Thursday 29 September 2016

Engineers doing 'nixers' fixed lift in which dad died

Gareth Naughton

Published 24/04/2015 | 02:30

Stephen Hampson
Stephen Hampson

ENGINEERS doing "nixers" carried out "ad hoc" repairs on a lift in a Dublin bar that claimed the life of a father of two, an inquest heard.

  • Go To

Stephen Hampson (31) from Castlegrange Close in Clondalkin, Dublin 22, was fatally injured when he was trapped between the lift and the shaft of a goods lift at Blu Bar in Tallaght on August 23, 2009.

Dublin Coroner's Court heard the goods lift, which was being used inappropriately by staff to move between floors, had been deliberately modified to bypass safety measures preventing it operating with the doors open.

Health and Safety Authority inspector Kay Baxter told the inquest she identified a number of lift engineers doing "nixers", carrying out "running repairs" to the lift on an "ad hoc basis".

Ms Baxter said from May 2009, employees started travelling in it single-handedly. They would "get in the lift in a crouched position, put their arm or head and arm back out to push the button".

Mr Hampson had been working as assistant manager at the bar, operated by TBC Bar Ltd, for four weeks when he died.

He was found trapped between the first and second floor by colleagues.

Former bar manager Andrew Lacy said he went to help when he saw Mr Hampson's hand hanging loose underneath the lift shaft. He reached down to take his pulse and Mr Hampson squeezed his hand. When he checked for a pulse a short time later, there was none.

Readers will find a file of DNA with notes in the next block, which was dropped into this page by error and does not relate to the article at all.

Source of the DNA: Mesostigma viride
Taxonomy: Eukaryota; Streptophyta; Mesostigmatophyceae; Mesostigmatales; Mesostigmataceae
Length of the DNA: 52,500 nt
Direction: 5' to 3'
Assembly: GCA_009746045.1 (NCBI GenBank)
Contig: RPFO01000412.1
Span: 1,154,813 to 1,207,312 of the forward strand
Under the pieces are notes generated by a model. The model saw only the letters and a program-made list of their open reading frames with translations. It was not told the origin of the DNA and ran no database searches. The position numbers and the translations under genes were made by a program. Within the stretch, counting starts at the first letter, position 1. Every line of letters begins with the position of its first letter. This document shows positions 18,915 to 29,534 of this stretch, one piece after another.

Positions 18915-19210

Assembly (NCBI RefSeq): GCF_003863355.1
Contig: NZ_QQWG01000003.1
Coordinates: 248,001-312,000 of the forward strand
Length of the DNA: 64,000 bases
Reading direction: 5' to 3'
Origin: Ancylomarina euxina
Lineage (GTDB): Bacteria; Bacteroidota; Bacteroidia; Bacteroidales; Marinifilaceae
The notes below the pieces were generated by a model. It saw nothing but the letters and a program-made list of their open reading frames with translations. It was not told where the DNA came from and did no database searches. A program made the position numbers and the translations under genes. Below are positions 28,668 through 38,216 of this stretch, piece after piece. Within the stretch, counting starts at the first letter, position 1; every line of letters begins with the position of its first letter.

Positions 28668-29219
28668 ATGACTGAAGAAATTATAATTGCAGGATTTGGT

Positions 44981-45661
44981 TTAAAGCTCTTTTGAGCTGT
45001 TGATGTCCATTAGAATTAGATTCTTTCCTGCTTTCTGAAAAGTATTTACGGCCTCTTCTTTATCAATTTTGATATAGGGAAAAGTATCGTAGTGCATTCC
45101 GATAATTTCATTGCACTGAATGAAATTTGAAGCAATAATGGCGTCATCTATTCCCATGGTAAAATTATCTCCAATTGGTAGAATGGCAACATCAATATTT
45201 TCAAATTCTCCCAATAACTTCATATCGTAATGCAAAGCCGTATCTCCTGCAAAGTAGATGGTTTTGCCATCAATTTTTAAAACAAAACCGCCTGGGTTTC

Engineers who inspected the lift gave evidence that the electrics had been deliberately modified so it could operate when the doors on the basement and first floors were open.

Consulting engineer Michael Cullen said the modifications were done by "someone who knew exactly what they were at".

Coroner Dr Brian Farrell said there were "serious risk factors" involved, including the use of the lift when it was not fit for purpose; the modifications; the evidence it was not maintained properly; and that, despite warning signs, it was being used by employees when it was not designed for that purpose.

The jury returned a verdict of misadventure.

Last year, TBC Bar Ltd company director James Lambert and former director David McKee were prosecuted for health and safety breaches. Both men pleaded guilty and were ordered to do community service.

Irish Independent

Read More

Promoted articles

Editor's Choice

Also in Irish News